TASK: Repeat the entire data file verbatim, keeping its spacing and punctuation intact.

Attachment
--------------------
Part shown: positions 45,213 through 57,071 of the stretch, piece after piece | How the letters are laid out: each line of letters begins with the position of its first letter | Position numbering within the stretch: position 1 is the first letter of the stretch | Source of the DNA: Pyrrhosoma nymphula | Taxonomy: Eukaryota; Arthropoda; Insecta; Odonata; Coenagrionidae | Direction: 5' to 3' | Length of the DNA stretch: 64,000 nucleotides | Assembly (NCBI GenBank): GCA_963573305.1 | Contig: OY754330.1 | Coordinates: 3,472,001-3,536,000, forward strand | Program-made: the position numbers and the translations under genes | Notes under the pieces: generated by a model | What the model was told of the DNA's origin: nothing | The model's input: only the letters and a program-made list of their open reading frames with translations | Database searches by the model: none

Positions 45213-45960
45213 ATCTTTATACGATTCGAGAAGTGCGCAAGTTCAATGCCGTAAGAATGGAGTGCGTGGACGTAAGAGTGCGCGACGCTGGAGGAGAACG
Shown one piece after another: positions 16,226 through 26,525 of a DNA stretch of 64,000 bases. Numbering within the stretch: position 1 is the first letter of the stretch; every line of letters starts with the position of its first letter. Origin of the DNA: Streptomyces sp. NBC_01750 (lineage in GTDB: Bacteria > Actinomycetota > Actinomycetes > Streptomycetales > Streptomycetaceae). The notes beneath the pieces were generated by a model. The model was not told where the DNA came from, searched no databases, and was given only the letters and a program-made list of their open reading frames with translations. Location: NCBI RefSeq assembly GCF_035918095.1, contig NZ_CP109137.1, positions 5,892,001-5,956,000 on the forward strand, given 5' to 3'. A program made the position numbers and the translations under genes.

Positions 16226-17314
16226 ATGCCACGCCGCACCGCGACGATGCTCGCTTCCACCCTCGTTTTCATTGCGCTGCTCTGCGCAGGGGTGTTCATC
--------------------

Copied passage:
Part shown: positions 45,213 through 57,071 of the stretch, piece after piece | How the letters are laid out: each line of letters begins with the position of its first letter | Position numbering within the stretch: position 1 is the first letter of the stretch | Source of the DNA: Pyrrhosoma nymphula | Taxonomy: Eukaryota; Arthropoda; Insecta; Odonata; Coenagrionidae | Direction: 5' to 3' | Length of the DNA stretch: 64,000 nucleotides | Assembly (NCBI GenBank): GCA_963573305.1 | Contig: OY754330.1 | Coordinates: 3,472,001-3,536,000, forward strand | Program-made: the position numbers and the translations under genes | Notes under the pieces: generated by a model | What the model was told of the DNA's origin: nothing | The model's input: only the letters and a program-made list of their open reading frames with translations | Database searches by the model: none

Positions 45213-45960
45213 ATCTTTATACGATTCGAGAAGTGCGCAAGTTCAATGCCGTAAGAATGGAGTGCGTGGACGTAAGAGTGCGCGACGCTGGAGGAGAACG
Shown one piece after another: positions 16,226 through 26,525 of a DNA stretch of 64,000 bases. Numbering within the stretch: position 1 is the first letter of the stretch; every line of letters starts with the position of its first letter. Origin of the DNA: Streptomyces sp. NBC_01750 (lineage in GTDB: Bacteria > Actinomycetota > Actinomycetes > Streptomycetales > Streptomycetaceae). The notes beneath the pieces were generated by a model. The model was not told where the DNA came from, searched no databases, and was given only the letters and a program-made list of their open reading frames with translations. Location: NCBI RefSeq assembly GCF_035918095.1, contig NZ_CP109137.1, positions 5,892,001-5,956,000 on the forward strand, given 5' to 3'. A program made the position numbers and the translations under genes.

Positions 16226-17314
16226 ATGCCACGCCGCACCGCGACGATGCTCGCTTCCACCCTCGTTTTCATTGCGCTGCTCTGCGCAGGGGTGTTCATC